So, first off, let me start with a bit of my academic history. I graduated with a Bachelors of Science in Physics from the University of Arkansas in 2004. I began the Physics Doctoral program at the University of Colorado in Fall of the same year. For those of you who can count (this doesn’t include me; I did this calculation four times on my fingers before getting it right), that means I am in my seventh academic year of graduate studies. This is really quite a lot of years. The Graduate School tells you that the “standard” time for a doctorate is six years; however, very few of my classmates have achieved this, so I don’t feel like a total loser. However, it’s definitely time to get on with things.

For the first academic year I was a Teaching Assistant. Then in Summer 2005 I began working at the National Institute of Standards and Technology (NIST), a Department of Commerce research lab that is just down the street from the university. I am in a joint program between the two institutions that allows me to do my research at the lab while still a student at the university. I think this arrangement is awesome, and I feel incredibly fortunate to have this opportunity. NIST scientists do world-class research related to fundamental standards and cutting-edge technology, and we even boast a handful of Nobel Laureates.

In the beginning, I studied precise measurement of time and frequency. Your first vocabulary word of the year is “metrology,” which means precise measurement of a given quantity. Time and frequency are the most accurately measured quantities in the universe; we can measure fluctuations in a second to the seventeen decimal place: that is, 0.00000000000000001.  This is quite amazing! What amazes me is that technology needs this kind of precision, and even better.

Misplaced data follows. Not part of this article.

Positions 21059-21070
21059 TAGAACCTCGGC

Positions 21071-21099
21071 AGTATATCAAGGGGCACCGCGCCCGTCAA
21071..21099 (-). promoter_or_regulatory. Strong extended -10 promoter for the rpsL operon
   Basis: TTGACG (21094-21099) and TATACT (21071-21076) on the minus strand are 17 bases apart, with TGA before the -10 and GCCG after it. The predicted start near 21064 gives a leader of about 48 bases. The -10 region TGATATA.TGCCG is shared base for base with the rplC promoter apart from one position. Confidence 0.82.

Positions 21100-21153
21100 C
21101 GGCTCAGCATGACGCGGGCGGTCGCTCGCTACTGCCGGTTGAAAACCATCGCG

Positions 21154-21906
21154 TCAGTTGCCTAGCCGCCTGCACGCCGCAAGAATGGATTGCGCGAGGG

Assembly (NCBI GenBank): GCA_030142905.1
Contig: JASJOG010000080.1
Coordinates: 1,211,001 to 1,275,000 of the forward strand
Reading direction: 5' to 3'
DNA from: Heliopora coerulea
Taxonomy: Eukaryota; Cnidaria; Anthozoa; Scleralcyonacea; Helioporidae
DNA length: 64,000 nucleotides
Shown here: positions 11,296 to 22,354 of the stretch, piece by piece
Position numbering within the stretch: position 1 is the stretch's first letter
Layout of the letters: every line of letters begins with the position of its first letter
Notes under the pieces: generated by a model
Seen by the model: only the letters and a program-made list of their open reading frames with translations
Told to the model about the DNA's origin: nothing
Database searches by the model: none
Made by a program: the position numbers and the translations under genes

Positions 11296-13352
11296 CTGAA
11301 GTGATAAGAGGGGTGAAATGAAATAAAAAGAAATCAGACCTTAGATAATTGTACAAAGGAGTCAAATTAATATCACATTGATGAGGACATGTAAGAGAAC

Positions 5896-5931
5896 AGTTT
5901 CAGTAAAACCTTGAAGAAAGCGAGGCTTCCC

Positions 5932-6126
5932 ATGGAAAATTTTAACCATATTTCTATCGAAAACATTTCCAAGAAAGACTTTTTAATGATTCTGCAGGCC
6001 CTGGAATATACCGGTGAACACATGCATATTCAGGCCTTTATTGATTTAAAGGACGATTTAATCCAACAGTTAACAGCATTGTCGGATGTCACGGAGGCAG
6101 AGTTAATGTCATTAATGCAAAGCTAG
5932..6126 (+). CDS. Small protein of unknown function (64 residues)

So, for the first four years at NIST I learned measurement techniques; however, measurement techniques alone does not a thesis make. What I needed was something to measure with my measurement skills. This is pretty much the reason my journey was taking longer than usual. My boss and I realized I needed a more substantial project that would make use of this skill while focusing on an actual project. In February of 2009, I moved upstairs and began working with the Optical Frequency Measurements group on a joint project with my previous group. Basically, this group generates the ultra-stable time and frequency signals that we like to measure. So, for the last two years I have been working on my current project which will comprise my thesis research.

In subsequent posts, I will set up some technical background for time and frequency signals and metrology and describe my actual project. Hopefully I can describe it in a way that’s clear for everyone to understand, and hopefully interesting, too! I’ll write a little about myself, too, since I’m a real person behind all these big words that even I struggle to understand.

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